Abstract online. Provisional full text (pdf) is now online, the final draft will be published soon (21/8/2013)

Down Syndrome: The Measure of Intelligence
Vicki Vila, Modern Messy, 20th August 2013
... I discovered that the Down Syndrome Research Group at the University of Arizona is working on this very thing: cutting edge cognitive assessments. The research began a few years ago, and it was big news at that time, so I’m not the first to write about it. But I was curious about the status of the tests, so I contacted Professor Jamie Edgin, a developmental psychologist and one of the group’s lead researchers, and she agreed to an interview.

GONE: 150,000 fewer people with Down syndrome in the U.S.
Mark Leach, Down Syndrome Prenatal Testing, 26th August
The estimated number of people living with Down syndrome in the United States has been 400,000. This number has now been reduced by almost 40 percent. The number 400,000 was based on birth estimates: take whatever the birth estimate was, apply it as a percentage to total number of births and total number of lives, and 400,000 was the number that was arrived at. Last month, the Journal of Pediatrics published online a study that revises this estimate based on two key factors. The new study has already resulted in a revision on the Centers for Disease Control website, which lists the highlights.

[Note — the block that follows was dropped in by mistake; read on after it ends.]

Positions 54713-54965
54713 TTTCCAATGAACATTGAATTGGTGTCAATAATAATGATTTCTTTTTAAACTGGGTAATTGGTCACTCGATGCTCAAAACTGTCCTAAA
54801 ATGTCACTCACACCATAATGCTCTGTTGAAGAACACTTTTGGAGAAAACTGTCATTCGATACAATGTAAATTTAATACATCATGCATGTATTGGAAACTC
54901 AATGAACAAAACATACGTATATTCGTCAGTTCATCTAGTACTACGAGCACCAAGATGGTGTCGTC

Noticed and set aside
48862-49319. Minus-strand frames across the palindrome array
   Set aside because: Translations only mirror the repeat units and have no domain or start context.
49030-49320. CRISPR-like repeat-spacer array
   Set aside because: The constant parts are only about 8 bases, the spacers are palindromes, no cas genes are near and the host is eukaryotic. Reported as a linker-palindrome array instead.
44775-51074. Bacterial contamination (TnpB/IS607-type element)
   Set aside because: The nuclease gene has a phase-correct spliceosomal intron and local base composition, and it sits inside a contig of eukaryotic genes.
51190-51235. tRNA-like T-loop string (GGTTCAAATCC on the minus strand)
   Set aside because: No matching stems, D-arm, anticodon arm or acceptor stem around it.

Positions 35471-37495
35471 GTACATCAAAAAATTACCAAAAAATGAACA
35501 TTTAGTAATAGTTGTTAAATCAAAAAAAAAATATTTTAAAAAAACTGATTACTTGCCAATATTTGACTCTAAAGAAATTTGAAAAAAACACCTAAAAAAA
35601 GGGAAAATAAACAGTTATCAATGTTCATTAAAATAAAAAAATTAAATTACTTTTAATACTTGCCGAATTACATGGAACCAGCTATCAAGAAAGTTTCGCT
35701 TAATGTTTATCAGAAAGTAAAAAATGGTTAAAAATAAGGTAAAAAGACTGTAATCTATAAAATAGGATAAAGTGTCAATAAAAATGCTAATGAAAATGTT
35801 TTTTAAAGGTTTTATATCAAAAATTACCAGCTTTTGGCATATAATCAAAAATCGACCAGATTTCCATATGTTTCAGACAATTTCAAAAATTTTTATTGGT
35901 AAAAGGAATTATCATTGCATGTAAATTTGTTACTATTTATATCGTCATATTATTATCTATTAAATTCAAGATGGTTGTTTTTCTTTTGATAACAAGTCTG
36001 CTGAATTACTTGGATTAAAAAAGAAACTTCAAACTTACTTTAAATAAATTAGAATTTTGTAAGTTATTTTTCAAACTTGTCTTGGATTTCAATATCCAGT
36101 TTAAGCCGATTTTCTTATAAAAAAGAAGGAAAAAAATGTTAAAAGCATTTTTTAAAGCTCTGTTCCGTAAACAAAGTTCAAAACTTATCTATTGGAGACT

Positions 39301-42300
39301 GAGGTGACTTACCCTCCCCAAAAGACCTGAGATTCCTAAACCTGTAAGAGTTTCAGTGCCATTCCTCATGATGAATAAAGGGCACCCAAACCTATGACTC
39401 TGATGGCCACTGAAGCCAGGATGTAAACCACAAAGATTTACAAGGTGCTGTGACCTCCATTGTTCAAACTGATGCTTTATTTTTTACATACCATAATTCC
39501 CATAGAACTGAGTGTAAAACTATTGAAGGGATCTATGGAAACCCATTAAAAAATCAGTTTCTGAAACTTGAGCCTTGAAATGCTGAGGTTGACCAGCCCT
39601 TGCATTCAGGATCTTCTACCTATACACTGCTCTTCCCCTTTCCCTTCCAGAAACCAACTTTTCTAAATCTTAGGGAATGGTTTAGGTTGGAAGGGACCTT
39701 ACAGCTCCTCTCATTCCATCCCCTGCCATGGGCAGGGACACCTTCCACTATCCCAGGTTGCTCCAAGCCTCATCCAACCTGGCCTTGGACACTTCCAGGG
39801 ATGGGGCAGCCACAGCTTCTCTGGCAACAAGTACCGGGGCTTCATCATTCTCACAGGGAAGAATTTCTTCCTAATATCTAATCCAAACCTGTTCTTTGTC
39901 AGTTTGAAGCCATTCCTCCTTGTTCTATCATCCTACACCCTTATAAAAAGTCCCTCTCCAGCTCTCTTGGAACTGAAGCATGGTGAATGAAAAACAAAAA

Katharine Annear, Ramp Up, 21st August 2013
... Some questions that come to my mind are: Do we want a world without certain types of people? Would we be better off as a society if certain types of people weren't born or could be altered in the very early stages of life through gene therapy? Who decides the research agenda?

National US registry for research into Down syndrome launched.
The US national Institutes of Health has announced the launch of its Down syndrome registry, DS-Connect. This centralized, secure database will link people with Down syndrome and their families to the doctors and scientists working to improve their health and quality of life.
“The new registry provides an important resource to individuals with Down syndrome and their families,” said Yvonne T. Maddox, deputy director of the NIH’s Eunice Kennedy Shriver National Institute of Child Health and Human Development (NICHD), which is funding the registry. “The registry links those seeking volunteers for their research studies with those who most stand to benefit from the research.”  DS-Connect